Illustration for article titled This car might break me

I am usually pretty easy going about car repair. As I’ve ramped up the project car difficulty, gradually buying more obscure, prestigious, or rare projects, I haven’t yet run into a situation where I’ve been overwhelmed by the cost or complexity of a project. You’d think with an International Harvester, Alfa Romeo, Land Rover, Volvo, and a Saab as past (or current) project cars, something as simple as a Jag made by Ford wouldn’t be a problem.

Advertisement

Or at least I thought that.

I was incorrect.

Complexity

This thing is not simple. The engine cooling is a labyrinth mixed with a jigsaw puzzle. Everything is nested with the thing next to it and there is very little wasted space

Advertisement
Illustration for article titled This car might break me

Rather remarkable it works at all.

This means, in contrast to most of the work I’ve done in the past, “precision” is the key. What that means in practice is something you can’t access or touch is preventing you from removing or installing the part you need to and the factory service manual (FSM) pretends that isn’t the case.

Advertisement

I removed the radiator fan and shroud the other day and it kept getting hung up on stuff. What? I have no idea. The thing has multiple wiring harnesses attached to it, but I removed those. Or at least I think I did.

Eventually it just came loose and I’m sure that won’t come back to haunt me later.

Advertisement

Oh wait! Last night I was reinstalling it and had the same issue going in. It was snagged on... something... but from the top and the bottom I saw no obstruction.

Then it slotted in.

While reconnecting the auxiliary water pump, one of three water pumps I’ve found so far, I couldn’t get the connector to snap in. After a long struggle I determined it just... didn’t? All the lock pins etc were in the right place, so I just completed the install and left it.

Advertisement

I’m sure that won’t come back to haunt me either.

This project has been full of “why is this happening/like this” much more so than any other I’ve encountered. Partly because the engine bay is packed pretty tight and partly because the FSM is pretty mum about a lot of stuff. Most FSMs I’ve encountered are super into you removing everything that could conceivably be in the way of the job you’re doing.

Advertisement

Not this FSM.

To change the belts it doesn’t even recommend removing the coolant expansion tank and, having just changed the belts with half of the front of the engine removed, I have literally no idea how that would be possible.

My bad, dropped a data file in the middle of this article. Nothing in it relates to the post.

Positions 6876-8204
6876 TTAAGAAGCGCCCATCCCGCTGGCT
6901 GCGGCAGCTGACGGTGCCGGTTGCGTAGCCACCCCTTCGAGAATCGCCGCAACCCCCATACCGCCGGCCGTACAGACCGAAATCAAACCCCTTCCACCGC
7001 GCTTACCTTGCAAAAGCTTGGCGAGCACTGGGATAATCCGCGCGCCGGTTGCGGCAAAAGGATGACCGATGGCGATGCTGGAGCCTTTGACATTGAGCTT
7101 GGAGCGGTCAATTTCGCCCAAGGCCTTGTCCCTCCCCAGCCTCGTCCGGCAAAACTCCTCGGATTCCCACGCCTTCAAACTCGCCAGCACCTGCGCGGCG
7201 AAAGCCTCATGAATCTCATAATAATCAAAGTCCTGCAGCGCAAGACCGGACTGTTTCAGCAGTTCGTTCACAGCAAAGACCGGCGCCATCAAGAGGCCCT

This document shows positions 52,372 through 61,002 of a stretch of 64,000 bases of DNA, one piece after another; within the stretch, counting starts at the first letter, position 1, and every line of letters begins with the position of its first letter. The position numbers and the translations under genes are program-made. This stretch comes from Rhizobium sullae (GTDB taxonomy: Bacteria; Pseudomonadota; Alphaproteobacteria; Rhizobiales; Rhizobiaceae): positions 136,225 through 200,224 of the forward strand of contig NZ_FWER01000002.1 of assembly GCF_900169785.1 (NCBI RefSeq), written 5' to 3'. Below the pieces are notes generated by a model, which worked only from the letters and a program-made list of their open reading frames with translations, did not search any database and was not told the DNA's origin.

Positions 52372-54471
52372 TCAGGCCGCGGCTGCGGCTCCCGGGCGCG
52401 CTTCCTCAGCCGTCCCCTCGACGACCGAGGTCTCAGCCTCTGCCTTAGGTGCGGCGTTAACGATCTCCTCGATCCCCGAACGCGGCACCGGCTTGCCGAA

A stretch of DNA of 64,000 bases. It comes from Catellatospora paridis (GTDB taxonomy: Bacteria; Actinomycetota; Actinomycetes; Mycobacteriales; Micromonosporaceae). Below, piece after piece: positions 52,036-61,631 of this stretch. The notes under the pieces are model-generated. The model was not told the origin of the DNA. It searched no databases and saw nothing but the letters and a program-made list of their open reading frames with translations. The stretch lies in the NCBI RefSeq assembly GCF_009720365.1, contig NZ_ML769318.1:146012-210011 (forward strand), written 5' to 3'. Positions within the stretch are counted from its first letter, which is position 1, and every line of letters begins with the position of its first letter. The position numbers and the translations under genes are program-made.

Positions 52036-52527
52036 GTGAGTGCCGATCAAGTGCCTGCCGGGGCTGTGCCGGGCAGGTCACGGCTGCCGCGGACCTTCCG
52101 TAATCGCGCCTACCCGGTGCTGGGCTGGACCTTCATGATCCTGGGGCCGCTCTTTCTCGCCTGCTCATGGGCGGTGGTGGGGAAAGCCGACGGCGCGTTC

Advertisement

To change the serpentine idler pulley it doesn’t indicate you need to remove the supercharger belt tensioner, despite there being less than a belt’s width of clearance between them and they overlap about 25%. Literally don’t know how this could be done otherwise.

To remove the supercharger tensioner they do have you remove a oil cooler pipe, which does indeed give you just enough clearance to remove it... but removing the fan shroud was easier, gave much better access, and didn’t get oil all over my floor.

Advertisement

Truly this FSM was made by sadists.

Cost

Things on this car are expensive.

Again, looking at my car history you’d think I’d be prepared for that. The Land Rover isn’t much older than the Jag and, in my mind, no less prestigious.

Advertisement

And yet... anything made by Jag is expensive.

$300 of pulley right there!
$300 of pulley right there!
Advertisement

Brake Calipers? $600

Parking brake calipers? $500

Parking brake pad PINS? $100

Supercharger water pump? $400

Idler pulley? $150

Tensioner? $150

Bleed nipple? $35 each. There are 8.

Transmission fluid? $40/qt, takes 10 quarts.

And yes, I know, buying a Jaguar and expecting the parts to be inexpensive is insane. Get out of the comments I don’t need to hear how right you are Heidi Hindsight. The point is I own a lot of other cars that I expected the parts to be expensive and they weren’t, so I (un)reasonably assumed this one would be no different.

Advertisement

This means in practice I’m either not replacing thing I normally replace, repairing what can be repaired, and ignoring the rest.

Conclusion

I think the big issue here I bought a low-volume, high-performance model from a low-volume manufacturer. The trifecta of rarity, prestige, and power is both what attracted me to the car (and that it was cheap) and is what is killing me about this car.

Advertisement

I’ll get it sorted, don’t get me wrong.

Even now the car is more assembled than it has been in weeks.

If I can get my shit together and do a big push this weekend I’m pretty sure it’ll be back on the road by the end of it.

Advertisement

Provided all the shit I broke putting stuff back together wasn’t important....

Illustration for article titled This car might break me

Share This Story

Get our newsletter